New Delhi, June 8: Communities should not be denied Scheduled Tribe status just because they follow the “Hindu way of life”, a panel appointed by the UPA on the eve of the general election has suggested.
The recommendation comes at a time many tribes have been shifting gradually towards mainstream Hinduism and away from their animist and nature-worshipping traditions, anthropologists say.
Many among the 700-odd communities on the Scheduled Tribe list too have been following Hindu practices — some of them, perhaps, after having gained the status.
However, one of the five current criteria for inclusion on the list is “indication of primitive traits” — which seems to require adherence to the traditional animist practices.
Now this criterion has been dropped from a set of six new criteria suggested by a committee headed by Union tribal affairs secretary Hrushikesh Panda, which has also recommended the inclusion of 30 new communities. (See chart)
Sociologist Andre Beteille criticised both the old and the new criteria, saying they were based on “political considerations” and not on any “academic definition”.
Beteille blamed the “attraction of the quota” — the Scheduled Tribes have 7.5 per cent of government jobs and higher education seats reserved for them — for the clamour for inclusion in the list.
“The communities that are already in the list do not want others to come in,” he said. “The middle class people from communities that are outside the Scheduled Tribe list want to get into the list because they want a share in the quota. That is why these criteria are coming up.”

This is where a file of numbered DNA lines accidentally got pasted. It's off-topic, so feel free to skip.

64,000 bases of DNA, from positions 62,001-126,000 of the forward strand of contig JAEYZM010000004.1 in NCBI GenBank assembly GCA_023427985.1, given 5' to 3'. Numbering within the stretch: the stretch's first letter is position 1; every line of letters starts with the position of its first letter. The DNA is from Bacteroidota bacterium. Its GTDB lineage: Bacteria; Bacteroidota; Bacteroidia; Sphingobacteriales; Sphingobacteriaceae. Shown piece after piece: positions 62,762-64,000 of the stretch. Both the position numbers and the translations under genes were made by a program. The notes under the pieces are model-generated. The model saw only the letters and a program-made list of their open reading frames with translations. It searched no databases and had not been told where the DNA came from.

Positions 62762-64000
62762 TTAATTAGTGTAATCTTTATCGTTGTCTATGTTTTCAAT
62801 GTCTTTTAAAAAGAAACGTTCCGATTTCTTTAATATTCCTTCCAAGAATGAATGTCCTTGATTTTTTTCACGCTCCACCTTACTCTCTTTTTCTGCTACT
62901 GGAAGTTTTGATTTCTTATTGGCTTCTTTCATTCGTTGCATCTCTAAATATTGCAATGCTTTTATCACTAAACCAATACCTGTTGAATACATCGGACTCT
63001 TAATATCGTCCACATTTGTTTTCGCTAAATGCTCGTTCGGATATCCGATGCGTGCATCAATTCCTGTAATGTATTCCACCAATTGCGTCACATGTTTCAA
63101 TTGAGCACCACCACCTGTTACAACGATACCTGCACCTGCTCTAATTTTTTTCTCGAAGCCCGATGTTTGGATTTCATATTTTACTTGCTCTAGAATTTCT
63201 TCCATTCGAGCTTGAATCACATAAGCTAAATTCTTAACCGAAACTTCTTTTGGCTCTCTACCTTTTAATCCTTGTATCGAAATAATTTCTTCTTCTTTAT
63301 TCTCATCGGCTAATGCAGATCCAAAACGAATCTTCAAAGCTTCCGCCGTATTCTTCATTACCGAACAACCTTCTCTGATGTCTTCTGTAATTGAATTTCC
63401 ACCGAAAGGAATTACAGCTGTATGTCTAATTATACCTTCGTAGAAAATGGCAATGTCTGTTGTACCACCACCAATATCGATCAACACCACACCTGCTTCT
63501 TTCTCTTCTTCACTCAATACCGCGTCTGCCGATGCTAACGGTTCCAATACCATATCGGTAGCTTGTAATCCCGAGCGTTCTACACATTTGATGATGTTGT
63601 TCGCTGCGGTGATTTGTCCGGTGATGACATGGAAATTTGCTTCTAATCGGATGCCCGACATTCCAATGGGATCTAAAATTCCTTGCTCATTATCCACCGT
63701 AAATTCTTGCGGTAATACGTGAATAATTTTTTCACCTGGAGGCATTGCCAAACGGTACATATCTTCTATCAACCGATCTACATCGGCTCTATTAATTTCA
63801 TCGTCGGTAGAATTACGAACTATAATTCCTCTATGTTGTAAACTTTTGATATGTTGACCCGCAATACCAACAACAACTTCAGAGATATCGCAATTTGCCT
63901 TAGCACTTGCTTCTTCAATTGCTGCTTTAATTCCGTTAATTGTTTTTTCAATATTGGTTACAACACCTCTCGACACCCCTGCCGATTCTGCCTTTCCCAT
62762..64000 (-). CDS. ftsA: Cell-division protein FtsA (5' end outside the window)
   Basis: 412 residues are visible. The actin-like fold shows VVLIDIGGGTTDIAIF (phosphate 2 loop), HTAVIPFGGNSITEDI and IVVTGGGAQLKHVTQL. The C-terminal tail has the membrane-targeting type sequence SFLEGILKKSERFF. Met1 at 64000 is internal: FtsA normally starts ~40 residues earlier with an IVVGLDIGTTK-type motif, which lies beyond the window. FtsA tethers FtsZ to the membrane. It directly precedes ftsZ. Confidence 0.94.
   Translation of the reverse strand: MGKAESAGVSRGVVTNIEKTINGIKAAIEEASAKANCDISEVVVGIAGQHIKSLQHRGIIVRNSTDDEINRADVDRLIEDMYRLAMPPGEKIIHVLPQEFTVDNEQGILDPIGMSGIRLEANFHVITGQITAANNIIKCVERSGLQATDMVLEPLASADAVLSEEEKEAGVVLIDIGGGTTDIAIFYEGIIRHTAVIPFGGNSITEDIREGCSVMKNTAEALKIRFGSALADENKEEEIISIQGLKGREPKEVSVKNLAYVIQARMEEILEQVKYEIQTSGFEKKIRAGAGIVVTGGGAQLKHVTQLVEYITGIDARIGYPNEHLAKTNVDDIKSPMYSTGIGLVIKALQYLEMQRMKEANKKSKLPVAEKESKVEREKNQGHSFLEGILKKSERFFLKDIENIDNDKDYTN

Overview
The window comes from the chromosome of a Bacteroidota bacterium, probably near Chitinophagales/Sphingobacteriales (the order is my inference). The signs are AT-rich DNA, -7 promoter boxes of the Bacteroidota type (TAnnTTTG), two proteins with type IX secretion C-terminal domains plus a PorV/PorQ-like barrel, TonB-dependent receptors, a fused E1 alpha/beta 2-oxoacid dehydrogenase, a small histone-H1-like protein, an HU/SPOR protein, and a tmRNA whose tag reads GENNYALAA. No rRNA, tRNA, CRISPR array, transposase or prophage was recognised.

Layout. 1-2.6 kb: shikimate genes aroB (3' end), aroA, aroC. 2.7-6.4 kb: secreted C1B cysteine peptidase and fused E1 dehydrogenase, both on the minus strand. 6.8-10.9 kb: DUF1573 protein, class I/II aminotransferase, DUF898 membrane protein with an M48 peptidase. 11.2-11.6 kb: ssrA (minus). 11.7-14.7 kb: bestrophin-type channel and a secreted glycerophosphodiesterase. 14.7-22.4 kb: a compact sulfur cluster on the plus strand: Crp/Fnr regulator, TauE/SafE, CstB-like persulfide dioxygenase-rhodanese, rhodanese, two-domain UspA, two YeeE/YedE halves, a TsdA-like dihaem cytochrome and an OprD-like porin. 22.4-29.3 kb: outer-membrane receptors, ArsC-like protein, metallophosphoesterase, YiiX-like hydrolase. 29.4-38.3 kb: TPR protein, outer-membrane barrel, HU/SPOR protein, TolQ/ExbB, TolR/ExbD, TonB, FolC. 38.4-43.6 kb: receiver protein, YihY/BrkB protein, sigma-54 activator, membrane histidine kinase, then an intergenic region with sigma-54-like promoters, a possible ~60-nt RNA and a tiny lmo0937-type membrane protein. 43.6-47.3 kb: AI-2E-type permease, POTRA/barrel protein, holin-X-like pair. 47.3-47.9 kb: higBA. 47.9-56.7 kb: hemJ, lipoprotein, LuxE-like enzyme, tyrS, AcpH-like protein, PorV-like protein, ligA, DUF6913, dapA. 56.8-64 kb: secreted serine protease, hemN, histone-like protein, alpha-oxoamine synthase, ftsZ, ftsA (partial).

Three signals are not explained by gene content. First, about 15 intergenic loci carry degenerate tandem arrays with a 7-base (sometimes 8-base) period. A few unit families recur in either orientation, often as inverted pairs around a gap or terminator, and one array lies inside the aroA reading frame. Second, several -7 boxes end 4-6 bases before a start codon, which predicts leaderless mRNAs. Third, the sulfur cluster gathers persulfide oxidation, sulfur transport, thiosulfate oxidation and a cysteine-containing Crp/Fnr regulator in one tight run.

Union tribal affairs minister Jual Oram did not want to comment on the recommendations but said he would examine the report soon.
His predecessor, V. Kishore Chandra Deo, endorsed the Panda panel’s suggestions. He told The Telegraph that many hill tribes were being denied Scheduled Tribe status because of “rigid” (dated and narrow) criteria and “long bureaucratic scrutiny”.
“Many studies have shown that some tribal communities follow Hindu practices,” said Soumendra Patnaik, a Delhi University teacher and president of the Indian Anthropological Association, a professional body of anthropologists.
“The study by Surajit Sinha on the Bhumij community of West Bengal has established that a section of the Bhumij community was following Hinduism in the 1940s.”
C.R. Sathyanarayanan, deputy director of the Anthropological Survey of India, said: “In many mountain landscapes in southern India, tribals have started following the Ayyappa culture. They should not be left out of the Scheduled Tribe list for that reason.”
Lord Ayyappa, the deity of the Sabarimala temple in Kerala, is considered by believers to be the offspring of Shiv and Mohini, the female incarnation of Vishnu.
Deo, the former Union minister, said the Saara tribe had fallen victim to the Odisha practice of spelling tribal names differently in different areas. He cited how the Shabar were included in the Scheduled Tribe list but the Saara — who Deo said were Shabar tribals living near Khurda — were not.
The Registrar General of India, a home ministry arm that oversees censuses and collects demographic data, has ruled that the Saara are not the same as the Shabar. But Panda’s panel has recommended Scheduled Tribe status for the Saara.
The demand for inclusion in the Scheduled Tribe list is a major issue in many states, such as Odisha and Chhattisgarh. Nearly two lakh people from the Dora community in Koraput had threatened to boycott this summer’s general election if not granted Scheduled Tribe status.
If a community is to be included in the list, the state government has to send a proposal to the Union tribal affairs ministry, which forwards it to the Registrar General and, if it agrees, to the National Commission for Scheduled Tribes.
If the commission gives its nod, the ministry prepares a bill to amend the Constitution (Scheduled Tribes) Order of 1950 to include the new communities. After both Houses pass the bill, the government notifies the new communities’ Scheduled Tribe status.